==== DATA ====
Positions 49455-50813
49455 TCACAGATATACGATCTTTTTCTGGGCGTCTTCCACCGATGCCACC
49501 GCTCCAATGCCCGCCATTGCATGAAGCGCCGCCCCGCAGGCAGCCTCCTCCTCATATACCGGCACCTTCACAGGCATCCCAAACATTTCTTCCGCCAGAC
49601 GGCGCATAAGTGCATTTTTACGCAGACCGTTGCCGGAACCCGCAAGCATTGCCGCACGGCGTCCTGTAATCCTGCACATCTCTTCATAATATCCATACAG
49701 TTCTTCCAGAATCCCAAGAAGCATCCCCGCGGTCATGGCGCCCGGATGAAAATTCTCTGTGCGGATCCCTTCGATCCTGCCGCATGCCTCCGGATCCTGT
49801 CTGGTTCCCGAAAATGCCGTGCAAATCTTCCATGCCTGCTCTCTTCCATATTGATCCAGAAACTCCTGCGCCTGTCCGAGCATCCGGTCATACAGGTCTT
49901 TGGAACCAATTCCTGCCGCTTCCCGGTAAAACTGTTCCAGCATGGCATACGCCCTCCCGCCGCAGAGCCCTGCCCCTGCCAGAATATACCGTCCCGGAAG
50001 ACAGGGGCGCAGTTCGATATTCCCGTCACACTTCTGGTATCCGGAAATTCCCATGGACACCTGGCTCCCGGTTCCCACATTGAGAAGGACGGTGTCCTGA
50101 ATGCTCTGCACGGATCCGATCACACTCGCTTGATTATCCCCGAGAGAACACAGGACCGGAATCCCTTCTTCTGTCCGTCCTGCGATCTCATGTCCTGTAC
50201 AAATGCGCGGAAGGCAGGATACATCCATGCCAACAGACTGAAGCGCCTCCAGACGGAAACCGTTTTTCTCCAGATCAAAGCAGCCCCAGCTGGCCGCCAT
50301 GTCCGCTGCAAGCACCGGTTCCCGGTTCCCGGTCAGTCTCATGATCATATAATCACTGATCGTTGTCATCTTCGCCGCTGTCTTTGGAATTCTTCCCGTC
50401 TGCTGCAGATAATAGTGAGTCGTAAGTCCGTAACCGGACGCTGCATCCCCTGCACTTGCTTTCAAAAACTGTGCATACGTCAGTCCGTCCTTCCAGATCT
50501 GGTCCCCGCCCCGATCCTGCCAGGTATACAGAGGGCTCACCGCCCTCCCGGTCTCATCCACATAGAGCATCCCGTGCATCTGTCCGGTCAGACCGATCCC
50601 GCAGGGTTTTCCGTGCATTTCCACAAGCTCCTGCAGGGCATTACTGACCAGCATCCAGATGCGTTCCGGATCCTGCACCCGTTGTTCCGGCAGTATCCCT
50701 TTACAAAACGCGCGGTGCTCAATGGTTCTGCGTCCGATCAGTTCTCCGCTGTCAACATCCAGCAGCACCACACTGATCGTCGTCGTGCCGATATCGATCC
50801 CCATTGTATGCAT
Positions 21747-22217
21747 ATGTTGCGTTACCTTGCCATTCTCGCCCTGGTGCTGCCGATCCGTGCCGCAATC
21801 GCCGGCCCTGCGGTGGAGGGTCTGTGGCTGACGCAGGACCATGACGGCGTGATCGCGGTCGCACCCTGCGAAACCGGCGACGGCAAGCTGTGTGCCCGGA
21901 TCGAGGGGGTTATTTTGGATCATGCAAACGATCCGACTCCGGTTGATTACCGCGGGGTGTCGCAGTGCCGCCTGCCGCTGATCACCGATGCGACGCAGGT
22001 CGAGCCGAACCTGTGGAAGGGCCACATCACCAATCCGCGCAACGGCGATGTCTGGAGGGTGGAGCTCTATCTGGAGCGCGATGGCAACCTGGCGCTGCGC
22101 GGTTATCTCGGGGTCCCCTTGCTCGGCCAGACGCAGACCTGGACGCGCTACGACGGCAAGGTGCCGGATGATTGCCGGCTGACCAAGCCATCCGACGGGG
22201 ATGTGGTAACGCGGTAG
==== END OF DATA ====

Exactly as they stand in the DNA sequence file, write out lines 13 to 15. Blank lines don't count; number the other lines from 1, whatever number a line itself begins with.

50501 GGTCCCCGCCCCGATCCTGCCAGGTATACAGAGGGCTCACCGCCCTCCCGGTCTCATCCACATAGAGCATCCCGTGCATCTGTCCGGTCAGACCGATCCC
50601 GCAGGGTTTTCCGTGCATTTCCACAAGCTCCTGCAGGGCATTACTGACCAGCATCCAGATGCGTTCCGGATCCTGCACCCGTTGTTCCGGCAGTATCCCT
50701 TTACAAAACGCGCGGTGCTCAATGGTTCTGCGTCCGATCAGTTCTCCGCTGTCAACATCCAGCAGCACCACACTGATCGTCGTCGTGCCGATATCGATCC